How Trump Administration Policies and Budget Impact People with Disabilities
Author Lonnie Roach
President Trump once tweeted “No one has done more for people with disabilities than me,” but the federal budget for the 2021 fiscal year he recently unveiled as well as the agenda he and his supporters in Congress are promoting say something different. By cutting funding from agencies and offices that provide services to people with disabilities, the administration undermines healthcare, education, and basic services which enable people with disabilities to live independently.
The President has promised numerous times not to cut Social Security benefits, but his new budget proposes to cut SSDI benefits by reducing retroactive benefits.
Currently a beneficiary can qualify for up to 12 months of back payments once approved. Under the 2021 budget, those benefits would be decreased to no more than six months, denying individuals and families much needed income. In a separate effort to decrease spending, the Social Security Administration has proposed adding a fourth Continuing Disability Review (CDR) category for SSDI recipients, requiring beneficiaries to re-prove their disability every two years. Though Social Security predicts it will save $2.6 billion, the new procedure will cost $1.8 billion to administer and many individuals with a valid disability could lose their benefits. The budget would also slash $8 billion from the SSI program over a ten-year period. Most recipients qualify for SSI because of a disability; this reduction will reduce benefits to families who have more than one member qualifying for SSI.
If you have been denied disability don’t give up! Contact a Disability lawyer at 512-454-4000 for a free consultation and get the benefits you deserve.
Almost no one appreciates the benefits of the Affordable Care Act more than a person who has a disability and relies on health care coverage that does not discriminate against people with pre-existing conditions.
The Trump administration has targeted the Affordable Care Act since the beginning of the President’s term and managed to roll back Medicaid expansion. The 2021 budget would cut Medicaid and ACA funding by $1 trillion over 10 years and end enhanced federal funding for states that expanded Medicaid under the ACA; people who obtained health coverage under the Medicaid expansion, many of them disabled, could lose coverage.
Cutting Medicaid not only threatens a disabled person’s access to healthcare, it also deprives people of at-home services they need to live independently at home and work outside the home.
Disabled people who rely on personal attendants and home nursing could lose access to those services. This seems to conflict with the administration’s goals of getting people who are disabled back to work. The administration claims the current return-to-work program deters disabled people from employment and proposes to establish an “expert panel” to develop new programs to bring the disabled into the workforce, but it fails to describe how this program would work. The President’s federal hiring freeze also hurts the disabled who could be employed in federal jobs and veterans who make up to 40% of federal new hires.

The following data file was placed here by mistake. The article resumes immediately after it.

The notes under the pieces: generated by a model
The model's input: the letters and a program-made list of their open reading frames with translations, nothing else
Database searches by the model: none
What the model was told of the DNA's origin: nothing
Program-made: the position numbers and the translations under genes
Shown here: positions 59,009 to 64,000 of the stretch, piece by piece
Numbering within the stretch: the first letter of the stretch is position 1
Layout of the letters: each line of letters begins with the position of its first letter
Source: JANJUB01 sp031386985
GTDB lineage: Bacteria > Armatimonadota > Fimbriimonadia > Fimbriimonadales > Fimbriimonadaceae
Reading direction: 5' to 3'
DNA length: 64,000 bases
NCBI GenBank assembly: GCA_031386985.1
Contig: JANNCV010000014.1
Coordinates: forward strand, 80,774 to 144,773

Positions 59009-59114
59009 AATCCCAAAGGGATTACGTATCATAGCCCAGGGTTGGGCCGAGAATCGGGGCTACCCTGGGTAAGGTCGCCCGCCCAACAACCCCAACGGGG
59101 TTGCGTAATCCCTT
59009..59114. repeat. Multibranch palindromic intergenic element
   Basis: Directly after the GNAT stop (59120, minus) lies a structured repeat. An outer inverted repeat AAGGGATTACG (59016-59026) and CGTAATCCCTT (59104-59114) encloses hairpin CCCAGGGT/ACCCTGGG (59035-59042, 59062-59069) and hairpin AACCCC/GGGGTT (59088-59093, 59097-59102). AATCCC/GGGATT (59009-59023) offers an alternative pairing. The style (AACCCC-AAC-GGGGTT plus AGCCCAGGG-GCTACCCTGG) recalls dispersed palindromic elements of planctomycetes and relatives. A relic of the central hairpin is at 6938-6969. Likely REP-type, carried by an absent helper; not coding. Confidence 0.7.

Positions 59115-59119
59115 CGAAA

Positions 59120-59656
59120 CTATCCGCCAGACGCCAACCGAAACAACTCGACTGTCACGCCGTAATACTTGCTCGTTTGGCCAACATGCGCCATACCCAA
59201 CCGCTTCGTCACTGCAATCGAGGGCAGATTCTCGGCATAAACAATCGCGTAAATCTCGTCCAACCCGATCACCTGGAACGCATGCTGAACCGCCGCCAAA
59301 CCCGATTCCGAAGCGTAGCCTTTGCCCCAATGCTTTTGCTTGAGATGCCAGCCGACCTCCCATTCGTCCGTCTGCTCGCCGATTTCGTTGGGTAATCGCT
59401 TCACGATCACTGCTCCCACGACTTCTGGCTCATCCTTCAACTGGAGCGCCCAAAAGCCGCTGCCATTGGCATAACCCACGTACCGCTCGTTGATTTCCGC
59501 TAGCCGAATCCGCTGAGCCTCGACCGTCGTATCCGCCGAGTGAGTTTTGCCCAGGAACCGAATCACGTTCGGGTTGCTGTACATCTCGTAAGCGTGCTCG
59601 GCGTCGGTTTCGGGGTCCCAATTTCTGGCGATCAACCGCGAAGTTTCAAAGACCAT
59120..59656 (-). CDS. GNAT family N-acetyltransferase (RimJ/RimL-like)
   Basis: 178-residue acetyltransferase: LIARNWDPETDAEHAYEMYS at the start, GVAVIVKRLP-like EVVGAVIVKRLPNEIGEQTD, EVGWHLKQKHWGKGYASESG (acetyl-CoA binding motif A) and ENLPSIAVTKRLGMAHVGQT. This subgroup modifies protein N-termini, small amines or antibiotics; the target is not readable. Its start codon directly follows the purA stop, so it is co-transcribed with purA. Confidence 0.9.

The administration’s proposed 2021 budget is also full of cuts aimed at Protection and Advocacy Systems that provide support and services to people with disabilities.
Also known as P&As, Protection and Advocacy Systems work at the state level as advocates to protect individuals with disabilities. Some of the programs and agencies that will suffer include:
- Supplemental Nutrition Assistance Program (SNAP). The administration would cut food stamps by raising eligibility requirements and tightening rules. It is estimated that 700,000 people will lose access to the program.
- 15.2% reduction in funding for the Department of Housing and Urban Development, which would eliminate grant programs and reduce rental assistance for low-income people, many who are disabled, and increase homelessness and hardship.
- Cut funding to the Office of Disability Employment Policy which manages programs to advance disability employment, and eliminates state grants for employment programs.
- Reduce funding by 50% to Lifespan Respite Care Program which provides assistance to family caregivers of people with disabilities.
- Cut state Protection and Advocacy programs providing legal services to people with disabilities.
Similar budget cuts have appeared in all of President Trump’s previous budget, so this is not the first time disability benefits have been targeted.
Advocates for the disability community are voicing their concerns. “This budget is a non-starter,” said Congressman John Larson, D-Conn., Chairman of the House Ways and Means Social Security Subcommittee. “His proposed cuts to Social Security, Medicare, food-assistance programs and more will only hurt those who are already struggling,” Larson said. “The president should live up to his promise, instead of breaking it.”
Disability benefits are an important source of income for those who are unable to work. If you are not able to work due to accident or illness, you may be eligible for Social Security Disability or Long Term Disability benefits. If you have applied for benefits and been denied, contact the attorneys at Bemis, Roach and Reed for a free consultation. Call 512-454-4000 and get help NOW.
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